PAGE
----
TJV update

Trimaran podium is complete as female duo on board Roxy reach the Salvador de Bahia finish line

Tuesday November 22nd 2005, Author: Mary Ambler, Location: Transoceanic
The podium was completed in the ORMA 60 trimaran division of the Transat Jacques Vabre last night.

Gitana 11, skippered by Fred Le Peutrec and Yann Guichard, literally flew across the finish line on one float at a rate of knots, press boats barely able to keep up, to finish second in the ORMA class at 18:50:15 GMT. Arriving just 3 hours, 3 minutes and 46 seconds after winner Banque Populaire, Gitana XI covered the longer multihull course for the Transat Jacques Vabre in 14 days 4 hours 50 minutes and 15 seconds at sea, covering the 5,190 mile route at an average theoretical boat speed of 15.13 knots

With only 3 hours and 3 minutes deficit behind Banque Populaire at the end, Fred Le Peutrec and Yann Guichard have sailed a brilliant race. They made one pit-stop at Camaret, in Northern Brittany, the day after the start, which cost them 60 miles, but more importantly it meant that they were behind the fleet going into the cold front, which resulted in the skippers taking a different strategy for their descent South.

By sticking closer to the African coastline after passing the Canaries, Gitana XI returned in force back up with the top two boats as they were entering the Doldrums. By cutting the corner to the east of her rivals Banque Populaire and Géant, Gitana 11 spent several hours in the lead of the race. But this unpredictable area of calms was extended for them over in the east, and Le Peutrec and Guichard lost 60 miles on the leaders in the process.

As Banque Populaire pulled ahead so they fought for second place against Géant, Desjoyeaux and Destremau opting for a more westerly Equator crossing. Gitana XI went into upwind combat with Géant towards the Ascension Island, the former taking an easterly option still whereas Géant kept more to the south. Passing the British outpost, Gitana XI was ahead by just 20 miles before the final 1,000 mile flight downwind to the finish in strong downwind trade winds conditions. Géant chose to follow more or less the rhumb line, whereas Gitana 11 luffed and followed the leader’s route in. At the end these two boats were no more than 15 miles apart, a negligible gap of less than an hour flying along at 20+ knots boatspeed!

Just 27 minutes and 29 seconds after Gitana 11's arrival, so Michel Desjoyeaux and Hugues Destremau took third place in the ORMA 60 class aboard Géant at 16:27 local time (19:27:44 GMT) off the CENAB breakwater in Bahia. Géant recorded an elapsed time of 14 days, 5 hours 27 minutes and 44 seconds at an average theoretical boat speed of 15.20 knots over the direct route of 5,190 miles.

The latest arrivals into Salvador de Bahia at Anne Liardet and Miranda Merron board their Open 60 Roxy.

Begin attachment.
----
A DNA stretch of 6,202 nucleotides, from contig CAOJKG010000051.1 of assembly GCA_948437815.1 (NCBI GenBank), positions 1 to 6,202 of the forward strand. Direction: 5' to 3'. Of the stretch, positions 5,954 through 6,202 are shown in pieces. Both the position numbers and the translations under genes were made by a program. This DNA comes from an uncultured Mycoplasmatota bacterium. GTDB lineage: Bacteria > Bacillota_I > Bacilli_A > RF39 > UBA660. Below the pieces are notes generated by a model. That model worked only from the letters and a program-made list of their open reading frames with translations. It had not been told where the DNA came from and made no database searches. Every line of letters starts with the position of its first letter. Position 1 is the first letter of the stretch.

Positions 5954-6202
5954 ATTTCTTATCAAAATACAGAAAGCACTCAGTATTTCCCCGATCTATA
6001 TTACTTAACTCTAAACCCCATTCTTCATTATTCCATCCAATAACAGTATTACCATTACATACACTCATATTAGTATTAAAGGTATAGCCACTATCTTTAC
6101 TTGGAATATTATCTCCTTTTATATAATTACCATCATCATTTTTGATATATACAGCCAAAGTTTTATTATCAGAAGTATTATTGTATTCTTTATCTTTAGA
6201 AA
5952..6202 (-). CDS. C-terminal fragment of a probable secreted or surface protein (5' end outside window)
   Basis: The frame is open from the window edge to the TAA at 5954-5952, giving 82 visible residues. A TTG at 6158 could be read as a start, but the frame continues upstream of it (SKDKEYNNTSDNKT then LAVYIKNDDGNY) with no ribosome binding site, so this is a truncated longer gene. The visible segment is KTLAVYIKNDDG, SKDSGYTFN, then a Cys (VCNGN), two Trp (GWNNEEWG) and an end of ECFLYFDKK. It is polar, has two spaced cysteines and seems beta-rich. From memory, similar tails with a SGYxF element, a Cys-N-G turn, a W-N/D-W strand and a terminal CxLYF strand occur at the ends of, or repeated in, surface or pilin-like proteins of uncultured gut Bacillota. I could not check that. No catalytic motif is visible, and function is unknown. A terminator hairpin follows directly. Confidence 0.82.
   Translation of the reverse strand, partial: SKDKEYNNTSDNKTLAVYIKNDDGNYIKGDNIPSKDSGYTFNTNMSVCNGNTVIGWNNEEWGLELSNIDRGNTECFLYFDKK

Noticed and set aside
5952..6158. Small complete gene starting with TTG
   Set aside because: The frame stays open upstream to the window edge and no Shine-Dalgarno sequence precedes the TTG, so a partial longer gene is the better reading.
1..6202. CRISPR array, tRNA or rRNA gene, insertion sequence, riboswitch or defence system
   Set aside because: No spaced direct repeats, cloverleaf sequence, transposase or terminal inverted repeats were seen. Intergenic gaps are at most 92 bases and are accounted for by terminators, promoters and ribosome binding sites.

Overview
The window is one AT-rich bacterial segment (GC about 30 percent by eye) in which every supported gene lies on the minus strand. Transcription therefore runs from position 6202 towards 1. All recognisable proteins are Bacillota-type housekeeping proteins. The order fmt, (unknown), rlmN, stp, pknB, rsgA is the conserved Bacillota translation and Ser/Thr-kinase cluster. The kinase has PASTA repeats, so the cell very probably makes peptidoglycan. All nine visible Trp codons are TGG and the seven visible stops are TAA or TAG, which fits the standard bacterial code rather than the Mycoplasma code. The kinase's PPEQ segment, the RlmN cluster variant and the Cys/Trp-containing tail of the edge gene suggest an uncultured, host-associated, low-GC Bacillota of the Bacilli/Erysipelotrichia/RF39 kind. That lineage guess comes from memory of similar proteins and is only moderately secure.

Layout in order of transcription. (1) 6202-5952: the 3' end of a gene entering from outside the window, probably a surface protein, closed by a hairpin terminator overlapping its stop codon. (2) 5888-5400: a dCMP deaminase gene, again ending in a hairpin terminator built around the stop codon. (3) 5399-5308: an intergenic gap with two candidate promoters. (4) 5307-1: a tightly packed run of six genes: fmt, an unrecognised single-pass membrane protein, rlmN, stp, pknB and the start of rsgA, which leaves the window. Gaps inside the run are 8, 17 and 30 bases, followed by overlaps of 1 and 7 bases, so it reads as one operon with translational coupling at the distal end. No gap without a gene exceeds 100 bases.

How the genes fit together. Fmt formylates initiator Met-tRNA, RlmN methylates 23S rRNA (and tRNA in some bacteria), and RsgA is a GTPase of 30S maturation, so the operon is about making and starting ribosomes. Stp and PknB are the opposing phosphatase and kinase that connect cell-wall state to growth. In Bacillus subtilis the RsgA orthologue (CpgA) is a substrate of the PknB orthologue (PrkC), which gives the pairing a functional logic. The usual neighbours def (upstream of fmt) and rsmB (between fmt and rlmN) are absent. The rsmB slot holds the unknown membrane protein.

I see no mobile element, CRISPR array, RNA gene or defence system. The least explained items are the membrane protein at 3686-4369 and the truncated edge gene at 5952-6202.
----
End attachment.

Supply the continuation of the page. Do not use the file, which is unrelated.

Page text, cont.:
Miranda sent her last log shortly before finishing:

"We are 15 miles from the finish line of the Transat Jacques Vabre, running down the coast, with the city of Bahia clearly visible. The finish line is inside the bay, so still a few manoeuvres to go, but motivation is high! It has been a race full of good moments, and bad. The first few days were very tough, compounded by a few technical issues. Our untimely and unexpected becalming in the Cape Verdes, and horrible doldrums passage effectively lost us 7th place. However, much of the race was great fun. Many happy hours of fast downwind sailing, ever-changing sea and sky, and it has been fab sailing with Anne. We have been playing CD's loudly all day, having not listened to any music at all so far. For most of the race, it's been important to listen to the boat noises, since that is the best way of detecting problems. Another 4400 miles of Open 60 ocean racing experience logged, in a time of 16 days and some hours, and now it's time to gybe for the entrance to Baia de Todos os Santos, cross the finish line. Caipirinha Heaven awaits! PS Just enjoying one last freeze-dried meal: tuna curry..."

Roxy finally appeared over the horizon, pink sails set against a beautiful Brazilian sunset. The last few mile to the line were still fairly physical with a few sail changes before the girls could at last relax and point the bow towards the finish line on starboard tack as night fell on the city backdrop. The fireworks for their arrival were set off from the CENAB marina at 1817 local time (21:17:42 GMT) as Liardet and Merron set off their red hand flares to light up the pink mainsail. The only all-female team finished in eighth place in the IMOCA Open 60 class, two days and 21 minutes after the winner Virbac-Paprec. Their elapsed time was 16 days, 7 hours, 17 minutes and 42 seconds at an average theoretical speed of 11.09 knots.

Behind them, Mare Verticale (Seeten / Carreri) are not expected to arrive until overnight tomorrow. The Open 60 skippered by Dejeanty and Toulorge (MRBN) is over 700m from the finish and the sole Brazilian entry, Galileo (Antunes / Coldefy) close the march in 11th with 1100 miles to run.

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